BERLIN — Judge Judy may not be a household name in Germany, but with producers here convinced what works on American TV will work here, viewers will soon be watching plaintiffs and defenders pleading their cases to her Teutonic counterpart, “Richterin Barbara.”
One of three court shows to land on German TV recently, Sat.1’s “Richterin Barbara Salesch” (Judge Barbara) is the only one that offers legally binding rulings.
Judy, Judy, Judy
The show’s producers admit Judge Barbara, who took a two-year leave from the Hamburg state court to do the show, was inspired by “Judge Judy,” which they call a classic reality TV show.
ZDF’s “Streit um Drei (Dispute at Three),” which is going into its second season, has a genuine judge but uses actors to re-enact actual court cases.
Commercial weblet Vox, on the other hand, is offering “Klarer Fall?! (Clear Case),” which has real people presenting their arguments to a jury made up of audience members and moderated not by a judge, but rather Radka Kaspar, former host of a popular karaoke show on Czech Republic TV.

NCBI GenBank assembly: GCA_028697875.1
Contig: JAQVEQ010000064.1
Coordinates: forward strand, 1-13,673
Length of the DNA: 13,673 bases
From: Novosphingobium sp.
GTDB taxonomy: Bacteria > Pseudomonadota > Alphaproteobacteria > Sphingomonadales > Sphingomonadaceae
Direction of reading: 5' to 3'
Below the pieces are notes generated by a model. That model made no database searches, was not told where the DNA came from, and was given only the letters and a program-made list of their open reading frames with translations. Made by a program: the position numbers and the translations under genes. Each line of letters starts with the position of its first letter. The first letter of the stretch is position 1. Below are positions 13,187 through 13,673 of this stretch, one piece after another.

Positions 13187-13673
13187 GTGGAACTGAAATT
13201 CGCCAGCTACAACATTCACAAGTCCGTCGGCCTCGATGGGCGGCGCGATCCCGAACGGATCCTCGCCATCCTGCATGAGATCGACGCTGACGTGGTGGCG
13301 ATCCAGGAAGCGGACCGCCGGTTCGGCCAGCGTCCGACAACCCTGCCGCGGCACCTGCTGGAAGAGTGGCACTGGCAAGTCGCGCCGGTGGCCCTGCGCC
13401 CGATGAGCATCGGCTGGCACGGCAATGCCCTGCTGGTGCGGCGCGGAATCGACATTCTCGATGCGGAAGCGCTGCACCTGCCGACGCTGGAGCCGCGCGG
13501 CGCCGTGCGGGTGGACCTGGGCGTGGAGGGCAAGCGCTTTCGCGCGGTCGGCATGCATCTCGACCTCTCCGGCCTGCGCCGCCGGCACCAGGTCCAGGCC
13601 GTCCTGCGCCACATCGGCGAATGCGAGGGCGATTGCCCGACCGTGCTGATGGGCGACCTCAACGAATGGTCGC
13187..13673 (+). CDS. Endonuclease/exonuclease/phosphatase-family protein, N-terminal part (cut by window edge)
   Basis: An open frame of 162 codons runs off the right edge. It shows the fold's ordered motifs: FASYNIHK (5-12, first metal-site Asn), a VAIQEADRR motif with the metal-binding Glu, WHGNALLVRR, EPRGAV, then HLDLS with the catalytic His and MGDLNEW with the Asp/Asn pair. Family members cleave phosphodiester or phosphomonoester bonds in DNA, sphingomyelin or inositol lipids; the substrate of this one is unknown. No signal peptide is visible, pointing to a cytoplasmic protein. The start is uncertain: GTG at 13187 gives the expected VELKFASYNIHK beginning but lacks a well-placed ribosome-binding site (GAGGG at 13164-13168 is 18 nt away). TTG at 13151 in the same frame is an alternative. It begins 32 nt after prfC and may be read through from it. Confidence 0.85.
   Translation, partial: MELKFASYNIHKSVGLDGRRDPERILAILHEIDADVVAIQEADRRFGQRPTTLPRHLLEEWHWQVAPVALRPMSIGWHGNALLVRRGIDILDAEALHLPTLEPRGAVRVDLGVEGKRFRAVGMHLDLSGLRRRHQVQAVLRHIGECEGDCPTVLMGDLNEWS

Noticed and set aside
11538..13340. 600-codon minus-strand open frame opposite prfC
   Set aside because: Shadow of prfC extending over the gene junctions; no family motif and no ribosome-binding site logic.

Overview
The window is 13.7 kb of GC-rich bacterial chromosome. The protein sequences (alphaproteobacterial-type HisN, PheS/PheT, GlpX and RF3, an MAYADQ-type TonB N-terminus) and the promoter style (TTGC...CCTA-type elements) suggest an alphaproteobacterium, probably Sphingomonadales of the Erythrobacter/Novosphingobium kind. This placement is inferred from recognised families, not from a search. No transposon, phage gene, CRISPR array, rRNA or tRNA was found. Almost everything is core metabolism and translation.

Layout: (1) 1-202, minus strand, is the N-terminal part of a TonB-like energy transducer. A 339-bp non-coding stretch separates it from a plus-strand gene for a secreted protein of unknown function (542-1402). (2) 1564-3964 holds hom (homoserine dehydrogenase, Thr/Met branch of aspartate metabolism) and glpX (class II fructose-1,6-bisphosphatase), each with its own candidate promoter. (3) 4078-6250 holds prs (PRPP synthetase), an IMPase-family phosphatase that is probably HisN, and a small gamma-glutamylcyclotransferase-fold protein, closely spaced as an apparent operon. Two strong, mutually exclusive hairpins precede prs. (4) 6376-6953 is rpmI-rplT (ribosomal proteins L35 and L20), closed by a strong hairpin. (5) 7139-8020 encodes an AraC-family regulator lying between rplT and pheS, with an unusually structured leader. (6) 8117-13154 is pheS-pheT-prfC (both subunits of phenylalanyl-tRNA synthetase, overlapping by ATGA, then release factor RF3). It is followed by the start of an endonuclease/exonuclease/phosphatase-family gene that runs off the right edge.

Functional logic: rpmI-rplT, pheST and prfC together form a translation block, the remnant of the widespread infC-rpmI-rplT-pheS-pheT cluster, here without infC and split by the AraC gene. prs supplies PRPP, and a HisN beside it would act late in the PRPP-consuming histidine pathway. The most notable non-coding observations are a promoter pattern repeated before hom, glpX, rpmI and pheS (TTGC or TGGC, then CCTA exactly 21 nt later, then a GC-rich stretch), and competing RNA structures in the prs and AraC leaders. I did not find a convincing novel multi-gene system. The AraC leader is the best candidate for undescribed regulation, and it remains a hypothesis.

“We don’t think re-enactments are the right way to do it,” Vox program director Joerg Schuette said.
While the jury is still out on how much of a pull the shows ultimately will have with auds, the programs have met with criticism from Germany’s top judiciary.
Out of order
“These pitiful people will only be laughed at by viewers. It’s no different than the daytime talkshows,” commented one constitutional court justice.
German TV has managed to capitalize on successful formats borrowed from the U.S. before, including daytime as well as latenight talkshows.